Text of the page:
DIY linear tonearm - Page 11 - diyAudio
Go Back   Home > Forums > Source & Line > Analogue Source

Analogue Source Turntables, Tonearms, Cartridges, Phono Stages, Tuners, Tape Recorders, etc.

Please consider donating to help us continue to serve you.

Ads on/off / Custom Title / More PMs / More album space / Advanced printing & mass image saving
Reply
 
Thread Tools Search this Thread
Old 15th July 2013, 10:17 PM   #101
diyAudio Member
 
Join Date: Nov 2010
Location: Prescott, Arizona
Quote:
Originally Posted by vynuhl.addict View Post
But a total lateral mass of 29.5 grams in (is?) not too shabby
Hello vynuhl.addict,


isn't the total lateral mass of of this type of tonearm equal to the total weight of the tonearm? Also, I would assume that the effective mass in the vertical plane is much less than it is in the horizontal plane?
What effect, if any, does that have on the quality of the sound?

Sincerely,

Ralf
  Reply With Quote
Old 16th July 2013, 12:27 AM   #102
diyAudio Member
 
vynuhl.addict's Avatar
 
Join Date: Mar 2006
Location: Vancouver, BC,Canada
Hi Ralf,


Yes, total lateral mass is the equivalent of total weight of the arm with cartridge. The lateral weight is the hardest to deal with and is also important in an air bearing design too!. The effect it has on sound is given by its ability to keep the cantilever centered, so say on an out of center disk the less mass there is to stop and traverse into an opposing direction the more likely that the stylus will remain close to center which affects stereo imaging.this has also been referred to as "the tail wagging the dog" on higher mass, and or servo controlled arms where there can be a longer delay in response to an off tangent stylus. In a nutshell, better accuracy.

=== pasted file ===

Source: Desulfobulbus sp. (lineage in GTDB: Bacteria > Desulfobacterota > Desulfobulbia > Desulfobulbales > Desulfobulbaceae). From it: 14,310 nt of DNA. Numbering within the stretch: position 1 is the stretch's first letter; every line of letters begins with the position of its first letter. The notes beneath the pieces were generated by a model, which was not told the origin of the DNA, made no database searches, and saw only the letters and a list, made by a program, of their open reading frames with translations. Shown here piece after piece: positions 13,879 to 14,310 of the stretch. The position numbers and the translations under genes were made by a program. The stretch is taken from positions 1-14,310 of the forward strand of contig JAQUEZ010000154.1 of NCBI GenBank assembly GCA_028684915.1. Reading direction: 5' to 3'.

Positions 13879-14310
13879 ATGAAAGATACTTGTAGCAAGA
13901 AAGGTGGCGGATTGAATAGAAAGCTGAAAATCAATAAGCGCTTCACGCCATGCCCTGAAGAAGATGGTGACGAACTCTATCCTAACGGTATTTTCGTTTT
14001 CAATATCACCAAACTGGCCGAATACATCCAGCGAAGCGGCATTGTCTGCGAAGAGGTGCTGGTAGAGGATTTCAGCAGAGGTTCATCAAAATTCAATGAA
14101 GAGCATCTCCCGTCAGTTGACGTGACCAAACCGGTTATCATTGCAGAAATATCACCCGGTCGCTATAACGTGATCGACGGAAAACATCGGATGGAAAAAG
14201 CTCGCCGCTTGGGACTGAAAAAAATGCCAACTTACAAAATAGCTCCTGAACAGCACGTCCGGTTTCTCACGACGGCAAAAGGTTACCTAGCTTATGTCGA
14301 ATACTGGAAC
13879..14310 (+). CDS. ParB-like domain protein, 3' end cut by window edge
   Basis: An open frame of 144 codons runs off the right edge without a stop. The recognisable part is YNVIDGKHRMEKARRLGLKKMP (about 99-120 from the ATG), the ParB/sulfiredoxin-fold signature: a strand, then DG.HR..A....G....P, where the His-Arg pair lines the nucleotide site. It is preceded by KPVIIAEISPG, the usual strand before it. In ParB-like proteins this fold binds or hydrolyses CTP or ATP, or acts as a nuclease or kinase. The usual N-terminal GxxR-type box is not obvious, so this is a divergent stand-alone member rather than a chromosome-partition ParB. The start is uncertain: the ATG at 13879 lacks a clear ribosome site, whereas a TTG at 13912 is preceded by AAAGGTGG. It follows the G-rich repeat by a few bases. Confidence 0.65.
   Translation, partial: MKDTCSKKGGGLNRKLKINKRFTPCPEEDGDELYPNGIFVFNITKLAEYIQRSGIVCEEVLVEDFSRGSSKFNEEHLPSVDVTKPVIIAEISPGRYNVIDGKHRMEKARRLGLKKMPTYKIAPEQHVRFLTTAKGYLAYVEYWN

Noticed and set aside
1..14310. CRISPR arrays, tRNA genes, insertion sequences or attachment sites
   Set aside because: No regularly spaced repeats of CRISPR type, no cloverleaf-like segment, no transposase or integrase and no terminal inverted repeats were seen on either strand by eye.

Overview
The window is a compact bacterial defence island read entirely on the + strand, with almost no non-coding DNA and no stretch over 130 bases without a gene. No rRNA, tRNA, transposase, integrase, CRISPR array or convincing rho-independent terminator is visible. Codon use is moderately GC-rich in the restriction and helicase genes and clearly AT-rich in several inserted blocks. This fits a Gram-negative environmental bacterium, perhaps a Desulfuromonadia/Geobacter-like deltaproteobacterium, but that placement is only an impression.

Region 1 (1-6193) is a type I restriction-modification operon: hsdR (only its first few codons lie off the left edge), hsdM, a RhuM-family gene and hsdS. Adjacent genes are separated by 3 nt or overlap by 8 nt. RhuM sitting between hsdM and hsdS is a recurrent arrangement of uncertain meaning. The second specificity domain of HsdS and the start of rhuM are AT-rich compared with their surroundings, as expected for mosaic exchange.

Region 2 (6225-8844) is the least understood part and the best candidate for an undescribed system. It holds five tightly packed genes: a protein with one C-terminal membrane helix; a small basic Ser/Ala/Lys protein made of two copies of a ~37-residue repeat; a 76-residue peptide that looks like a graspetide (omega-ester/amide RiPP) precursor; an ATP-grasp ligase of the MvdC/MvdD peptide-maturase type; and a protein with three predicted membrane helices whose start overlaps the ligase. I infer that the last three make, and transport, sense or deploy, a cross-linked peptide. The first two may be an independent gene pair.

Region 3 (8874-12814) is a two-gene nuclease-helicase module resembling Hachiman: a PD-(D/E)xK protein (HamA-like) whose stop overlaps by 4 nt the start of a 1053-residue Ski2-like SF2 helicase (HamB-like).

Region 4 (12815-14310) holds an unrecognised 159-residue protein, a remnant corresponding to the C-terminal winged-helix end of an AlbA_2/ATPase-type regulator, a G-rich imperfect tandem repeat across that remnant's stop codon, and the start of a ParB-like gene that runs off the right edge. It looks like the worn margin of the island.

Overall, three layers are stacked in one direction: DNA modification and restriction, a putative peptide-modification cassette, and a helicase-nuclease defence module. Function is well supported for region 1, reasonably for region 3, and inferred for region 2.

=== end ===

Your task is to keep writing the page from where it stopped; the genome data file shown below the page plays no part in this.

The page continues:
Colin
  Reply With Quote
Old 16th July 2013, 12:48 AM   #103
diyAudio Member
 
Join Date: Feb 2011
Location: Devon, UK
what if rubber o-rings were put over the bearings? Would they twist vertically a little easier?
  Reply With Quote
Old 16th July 2013, 01:19 AM   #104
diyAudio Member
 
vynuhl.addict's Avatar
 
Join Date: Mar 2006
Location: Vancouver, BC,Canada
Cats squirrel,

I think rubber o rings would add friction to inhibit vertical play, along with preventing a mechanical path to ground for resonance control.


Colin
  Reply With Quote
Old 16th July 2013, 03:38 AM   #105
diyAudio Member
 
directdriver's Avatar
 
Join Date: Nov 2005
Clearaudio TT2 showing bearing and armwand. Also notice the convex surface of the bearings.

Click the image to open in full size.

Click the image to open in full size.

Click the image to open in full size.
  Reply With Quote
Old 16th July 2013, 03:55 AM   #106
batsong is offline batsong  United States
diyAudio Member
 
Join Date: Jan 2008
Location: St. Louis
The convex shape must allow for free movement along the vertical plane. For a design where the carriage rides on the outside of the running tube, one could mount the tube to the main pillar using another roller bearing (such as larger version of those the carriage rolls on). This would theoretically allow free vertical travel of the arm wand and perhaps improve performance for higher compliance carts.
  Reply With Quote
Old 16th July 2013, 09:02 AM   #107
diyAudio Member
 
Join Date: Jun 2004
Location: sheffield
Send a message via MSN to sq225917
Isn't the convex shape to keep a fixed pivot point in the vertical plane for tracking warps? If they used flat edged bearings the whole assembly would rock front front edge to back as it tracked warps making it much less sensitive to warps and adding lots of noise as the flat surface of the bearing slammed into the runner.
__________________
hoping to pick up some things.
  Reply With Quote
Old 16th July 2013, 09:27 AM   #108
Calvin is offline Calvin  Germany
diyAudio Member
 
Calvin's Avatar
 
Join Date: Nov 2004
Location: close to Basel
Hi,

I´m no mechanical expert, but my guts feeling tells me that a framework carriage like the one shown in #93 should be advantageous over a single arm tube like in #105.

Reasoning: